Termites: Destroyers or Green Builders?

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They bore through your flooring, damage wooden studs and furniture, but scientists are studying how termites build their mounds for tips on how to build better green buildings. Researchers held a recent three-day conference in Italy, “From Insect Nest to Human Architecture: Workshop on engineering principles of innovation in swarm-made architectures.”

In a review of the conference, The New Scientist explained the structures in the following way: “In the heart of Africa’s savannah lies a city that is a model of sustainable development. Its buttressed towers are built entirely from natural, biodegradable materials.”

Most impressively, these insects build incredibly efficient HVAC (heating, venting, air conditioning) systems in their mounds that are capable of regulating humidity and temperature to keep their temperamental fungal food source thriving (Termites can not digest the cellulose—woody—materials they take the materials and use fungi they colonize to break the materials into nutrient-rich food.). The mounds discussed at the recent conference were capable of exchanging roughly 1,000 liters of air a day with no fans.

We rely primarily on forced-air systems that use significant amounts of electricity and other fuels to provide our heating and cooling and walls that provide a further barrier to external temperatures. But the walls of the termite mounds themselves are being studied for their ability to allow certain frequencies of wind currents to pass through.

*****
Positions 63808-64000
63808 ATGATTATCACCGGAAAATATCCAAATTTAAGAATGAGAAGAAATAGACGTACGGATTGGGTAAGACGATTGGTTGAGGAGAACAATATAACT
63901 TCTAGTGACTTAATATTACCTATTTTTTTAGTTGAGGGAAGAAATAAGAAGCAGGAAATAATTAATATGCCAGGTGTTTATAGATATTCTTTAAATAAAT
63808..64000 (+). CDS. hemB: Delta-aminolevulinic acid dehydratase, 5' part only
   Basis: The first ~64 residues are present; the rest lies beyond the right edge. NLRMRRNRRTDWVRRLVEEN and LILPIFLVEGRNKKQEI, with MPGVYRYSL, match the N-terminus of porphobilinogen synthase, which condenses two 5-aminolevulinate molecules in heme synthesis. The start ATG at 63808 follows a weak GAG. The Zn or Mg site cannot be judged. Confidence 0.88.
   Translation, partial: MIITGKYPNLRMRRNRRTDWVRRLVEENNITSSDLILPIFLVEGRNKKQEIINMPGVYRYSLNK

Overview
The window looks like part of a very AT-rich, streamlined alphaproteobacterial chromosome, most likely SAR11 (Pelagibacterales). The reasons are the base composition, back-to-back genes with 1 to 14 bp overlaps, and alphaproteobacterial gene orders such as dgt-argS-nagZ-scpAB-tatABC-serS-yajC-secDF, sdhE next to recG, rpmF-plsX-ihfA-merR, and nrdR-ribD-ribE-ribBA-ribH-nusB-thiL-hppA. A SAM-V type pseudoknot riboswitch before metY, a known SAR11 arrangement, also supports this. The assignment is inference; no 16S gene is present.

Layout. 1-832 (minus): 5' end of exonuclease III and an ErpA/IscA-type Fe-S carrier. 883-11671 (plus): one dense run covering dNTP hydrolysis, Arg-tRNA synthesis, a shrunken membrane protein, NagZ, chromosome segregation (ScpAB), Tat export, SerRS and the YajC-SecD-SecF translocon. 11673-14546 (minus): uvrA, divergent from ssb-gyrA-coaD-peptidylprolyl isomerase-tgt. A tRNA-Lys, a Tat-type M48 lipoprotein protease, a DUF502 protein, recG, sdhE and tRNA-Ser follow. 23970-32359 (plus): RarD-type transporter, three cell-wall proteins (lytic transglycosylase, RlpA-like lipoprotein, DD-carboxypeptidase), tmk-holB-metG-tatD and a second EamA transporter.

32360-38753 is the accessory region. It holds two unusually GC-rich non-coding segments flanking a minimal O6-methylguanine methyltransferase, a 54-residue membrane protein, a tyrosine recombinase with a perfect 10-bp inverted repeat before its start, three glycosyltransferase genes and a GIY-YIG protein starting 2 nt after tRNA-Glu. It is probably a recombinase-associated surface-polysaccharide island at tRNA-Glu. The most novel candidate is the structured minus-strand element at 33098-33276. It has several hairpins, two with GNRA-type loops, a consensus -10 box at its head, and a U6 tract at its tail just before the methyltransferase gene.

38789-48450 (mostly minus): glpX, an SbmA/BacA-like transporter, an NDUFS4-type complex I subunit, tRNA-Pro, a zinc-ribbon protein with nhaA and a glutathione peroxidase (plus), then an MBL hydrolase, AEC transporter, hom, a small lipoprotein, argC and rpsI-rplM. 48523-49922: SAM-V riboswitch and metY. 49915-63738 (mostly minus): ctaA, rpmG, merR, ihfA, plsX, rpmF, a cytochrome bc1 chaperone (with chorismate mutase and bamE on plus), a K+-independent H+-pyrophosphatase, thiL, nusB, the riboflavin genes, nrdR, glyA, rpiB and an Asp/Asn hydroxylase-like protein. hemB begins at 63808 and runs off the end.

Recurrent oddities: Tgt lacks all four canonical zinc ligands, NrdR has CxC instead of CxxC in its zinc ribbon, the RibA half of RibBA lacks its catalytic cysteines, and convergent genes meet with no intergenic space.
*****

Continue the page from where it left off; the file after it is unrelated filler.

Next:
Termite expert Scott Turner of the State University of New York in Syracuse, and Rupert Soar of Freeform Engineering in Nottingham, UK, researched how Macrotermes termites built their mounds in Namibia. Their research determined that the walls of the mounds are warmer than the heart of the nest. They theorized that the structures used turbulence  and frequency changes in wind gusts to help regulate temperature.

They found that the outer walls of the mounds only allow with low frequencies to penetrate. The frequency changes in the wind gusts that penetrate the walls of the mound walls move within the mound and vibrating the stale air that is within the structure, allowing the bodies of air to be exchanged. “In essence, the mound functions as a giant lung,” according to the New Scientist.

Based on the research, Turner said we should rethink how walls could function. Rather than serving as barriers to the outside, we could design them as porous, adaptive surfaces that regulate heat and air exchange.

At the recent conference, termites’ ability to regulate humidity in dry climates by depositing a slurry of chewed wood and grass at the base of their mounds was also discussed. This spongy material can contain up to about 80 liters of water and can either perspire or expunge additional water into the air to help regulate the climate in mound.

Architects and engineers could mimic this by building water holding tanks into their structures that absorb and emit water to regulate humidity within a structure. Turner says such techniques could open up “new bio-inspired design principles” for human-made structures.

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